MTBF: According to a Component Supplier

14781633834_ac824f7c55_oMTBF: According to a Component Supplier

This one made me scratch my head and wonder. Did I read this right?

A reader sent me an except of a document found on Vicor’s site.

“Reliability is quantified as MTBF (Mean Time Between Failures) for repairable product and MTTF (Mean Time To Failure) for non-repairable product. A correct understanding of MTBF is important. A power supply with an MTBF of 40,000 hours does not mean that the power supply should last for an average of 40,000 hours. According to the theory behind the statistics of confidence intervals, the statistical average becomes the true average as the number of samples increase. An MTBF of 40,000 hours, or 1 year for 1 module, becomes 40,000/2 for two modules and 40,000/4 for four modules…”


The except came with the following note and question

“In my opinion this is completely wrong but as I’m fledgling in this subject I’m sensitive to any statements like this.

Could you be so kind and help me a bit on it?”

A Quick Review of the Except

MTBF and MTTF are common metrics used (in my opinion) erroneously to quantify reliability. The starting sentences use common understanding definitions of MTBF for repairable systems and MTTF for non-repairable items.

It is very hard to argue with:

“A correct understanding of MTBF is important.”

As you know, I totally agree with this statement. Except the author then attempts to describe an understanding of MTBF based on a bit of statistical theory involving confidence intervals.

Let me paraphrase. If I have a component that has an MTBF of 40,000 hours, that does not mean the part will survive on average 40,000 hours. Again, agree with this statement if the average or mean is assuming a normal distribution. MTBF is the statistical mean (expected value) of an exponential distribution. If assuming a constant hazard rate (exponential distribution) then the statement is false, technically.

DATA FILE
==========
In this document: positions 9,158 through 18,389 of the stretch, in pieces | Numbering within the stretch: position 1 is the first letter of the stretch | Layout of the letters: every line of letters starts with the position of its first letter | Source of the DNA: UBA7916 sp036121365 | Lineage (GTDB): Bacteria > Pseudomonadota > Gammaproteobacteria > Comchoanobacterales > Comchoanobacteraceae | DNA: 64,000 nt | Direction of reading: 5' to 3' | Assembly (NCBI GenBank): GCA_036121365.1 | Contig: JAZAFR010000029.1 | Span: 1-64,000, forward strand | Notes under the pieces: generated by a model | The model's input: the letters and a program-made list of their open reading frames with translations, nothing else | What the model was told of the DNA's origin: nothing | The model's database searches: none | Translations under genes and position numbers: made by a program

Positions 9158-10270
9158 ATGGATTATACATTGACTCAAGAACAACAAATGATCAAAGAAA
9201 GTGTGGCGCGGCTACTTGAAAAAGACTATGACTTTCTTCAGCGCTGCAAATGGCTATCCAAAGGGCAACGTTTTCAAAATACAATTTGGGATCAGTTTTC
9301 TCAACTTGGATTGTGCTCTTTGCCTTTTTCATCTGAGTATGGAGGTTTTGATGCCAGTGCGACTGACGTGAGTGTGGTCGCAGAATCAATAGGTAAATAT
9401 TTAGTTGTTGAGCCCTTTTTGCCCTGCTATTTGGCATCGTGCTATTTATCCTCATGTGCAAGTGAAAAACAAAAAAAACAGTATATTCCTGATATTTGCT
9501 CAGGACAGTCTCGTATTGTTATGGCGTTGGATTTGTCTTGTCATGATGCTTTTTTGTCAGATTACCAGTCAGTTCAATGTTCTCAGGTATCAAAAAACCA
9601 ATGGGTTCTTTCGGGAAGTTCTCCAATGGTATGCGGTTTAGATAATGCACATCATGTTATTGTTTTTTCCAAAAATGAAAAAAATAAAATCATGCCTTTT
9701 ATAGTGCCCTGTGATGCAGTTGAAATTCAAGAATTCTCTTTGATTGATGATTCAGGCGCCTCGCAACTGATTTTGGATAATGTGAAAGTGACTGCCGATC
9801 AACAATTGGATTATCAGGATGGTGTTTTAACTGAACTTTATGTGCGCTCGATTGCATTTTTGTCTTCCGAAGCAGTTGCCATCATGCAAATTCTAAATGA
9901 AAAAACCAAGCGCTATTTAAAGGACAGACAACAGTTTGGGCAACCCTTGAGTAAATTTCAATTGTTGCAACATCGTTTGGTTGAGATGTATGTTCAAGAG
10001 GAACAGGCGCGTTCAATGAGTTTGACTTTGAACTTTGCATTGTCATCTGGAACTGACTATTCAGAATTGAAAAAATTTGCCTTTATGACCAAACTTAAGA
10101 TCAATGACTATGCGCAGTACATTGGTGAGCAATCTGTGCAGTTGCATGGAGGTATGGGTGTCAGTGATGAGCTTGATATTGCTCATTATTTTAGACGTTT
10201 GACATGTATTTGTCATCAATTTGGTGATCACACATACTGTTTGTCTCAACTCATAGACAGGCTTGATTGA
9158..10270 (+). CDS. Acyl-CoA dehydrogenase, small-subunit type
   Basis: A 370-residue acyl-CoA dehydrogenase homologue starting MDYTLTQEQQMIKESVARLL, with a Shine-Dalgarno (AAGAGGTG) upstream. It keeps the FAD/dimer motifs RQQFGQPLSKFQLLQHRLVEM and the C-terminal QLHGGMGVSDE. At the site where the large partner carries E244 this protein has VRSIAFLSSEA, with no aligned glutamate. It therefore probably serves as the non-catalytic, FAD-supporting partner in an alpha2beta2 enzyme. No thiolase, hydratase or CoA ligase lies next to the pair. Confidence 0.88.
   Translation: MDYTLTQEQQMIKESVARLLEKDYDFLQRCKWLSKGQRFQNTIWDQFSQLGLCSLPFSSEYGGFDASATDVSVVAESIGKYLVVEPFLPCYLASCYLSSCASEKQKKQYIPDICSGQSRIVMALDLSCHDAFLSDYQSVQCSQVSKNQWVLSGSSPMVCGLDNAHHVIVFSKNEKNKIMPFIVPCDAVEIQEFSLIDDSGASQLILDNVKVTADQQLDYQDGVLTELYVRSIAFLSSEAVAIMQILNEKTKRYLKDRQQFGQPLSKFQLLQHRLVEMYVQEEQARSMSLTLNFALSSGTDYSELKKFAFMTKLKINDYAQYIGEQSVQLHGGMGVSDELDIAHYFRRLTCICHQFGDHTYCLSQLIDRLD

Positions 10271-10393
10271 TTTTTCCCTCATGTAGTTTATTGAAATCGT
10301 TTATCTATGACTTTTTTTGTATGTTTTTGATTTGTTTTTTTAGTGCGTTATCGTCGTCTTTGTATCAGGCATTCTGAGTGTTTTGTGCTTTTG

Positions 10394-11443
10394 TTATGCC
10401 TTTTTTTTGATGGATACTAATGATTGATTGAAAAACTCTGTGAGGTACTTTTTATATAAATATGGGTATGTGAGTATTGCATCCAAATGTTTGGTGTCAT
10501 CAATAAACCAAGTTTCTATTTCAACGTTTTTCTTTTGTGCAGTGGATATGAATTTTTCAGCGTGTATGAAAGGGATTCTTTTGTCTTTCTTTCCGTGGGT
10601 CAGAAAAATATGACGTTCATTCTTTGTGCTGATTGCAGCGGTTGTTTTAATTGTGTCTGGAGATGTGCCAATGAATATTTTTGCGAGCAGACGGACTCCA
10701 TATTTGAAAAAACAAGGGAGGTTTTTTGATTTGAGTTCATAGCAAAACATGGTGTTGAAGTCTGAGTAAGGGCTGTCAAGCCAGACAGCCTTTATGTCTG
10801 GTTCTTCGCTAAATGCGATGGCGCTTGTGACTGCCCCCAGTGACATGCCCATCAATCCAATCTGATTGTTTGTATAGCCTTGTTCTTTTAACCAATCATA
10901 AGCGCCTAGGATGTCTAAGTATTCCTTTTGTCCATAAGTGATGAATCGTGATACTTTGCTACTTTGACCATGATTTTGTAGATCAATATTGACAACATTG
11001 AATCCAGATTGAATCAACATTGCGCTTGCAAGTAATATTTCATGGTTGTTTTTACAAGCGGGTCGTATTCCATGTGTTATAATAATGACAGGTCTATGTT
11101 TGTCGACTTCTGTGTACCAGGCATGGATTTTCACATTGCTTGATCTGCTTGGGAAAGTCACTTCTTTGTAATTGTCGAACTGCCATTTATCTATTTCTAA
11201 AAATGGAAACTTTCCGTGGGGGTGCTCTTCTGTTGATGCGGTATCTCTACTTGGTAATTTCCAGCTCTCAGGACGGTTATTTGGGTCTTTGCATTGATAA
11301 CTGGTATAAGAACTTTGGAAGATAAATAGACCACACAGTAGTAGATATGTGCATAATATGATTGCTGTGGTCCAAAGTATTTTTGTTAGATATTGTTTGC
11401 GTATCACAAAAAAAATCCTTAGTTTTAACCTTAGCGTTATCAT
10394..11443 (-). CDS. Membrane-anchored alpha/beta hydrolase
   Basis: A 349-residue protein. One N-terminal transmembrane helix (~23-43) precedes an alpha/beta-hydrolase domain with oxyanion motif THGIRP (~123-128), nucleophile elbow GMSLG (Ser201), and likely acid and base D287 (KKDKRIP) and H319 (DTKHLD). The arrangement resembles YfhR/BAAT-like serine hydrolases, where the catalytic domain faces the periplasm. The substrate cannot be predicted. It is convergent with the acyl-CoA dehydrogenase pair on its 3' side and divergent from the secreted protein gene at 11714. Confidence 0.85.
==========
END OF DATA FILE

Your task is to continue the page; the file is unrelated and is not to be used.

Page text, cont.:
The very confusing part comes next. The author seems to invoke the central limit theorem or the law of large numbers, not sure, to suggest that with more units involved or produced (?) the MTBF declines. The example that with one sample, the MTBF is 40,000 hours, with two items the MTBF is divided by 2, with 3 items, divided by 3 and so on…

Following this logic, if I’m understanding the concept described. If I consider the reliability of 40,000 parts, the MTBF would be 40,000 / 40,000 or 1.


Now I’m Curious

I read, and reread this paragraph. Then found the document online at the Vicor site and found the paragraph in context. I think I’m missing something here as I do not understand the meaning. Or it’s just not correct.

Reading the rest of document is akin to an game of hide and seek. I routinely found correct, not so correct and just plan wrong definitions, explanations, and descriptions of reliability concepts.

The MTBF interpretation is a new one for me. Thus, had to share it.

Vendor’s Quality Document for Customers

Given the document is listed under the quality section and provided as as support document, it gives me pause on how to interpret the quality and reliability data of their components. The parts may be well designed and function as expected, yet the reliability figures and claims, if created as well as they describe reliability concepts, may not provide useful reliability information about their components and systems.

We, as reliability professionals, rely on vendors to have fully characterized and assessed the reliability performance of their products. We often do not have sufficient resources to evaluate, model, test, etc every vendor’s claim.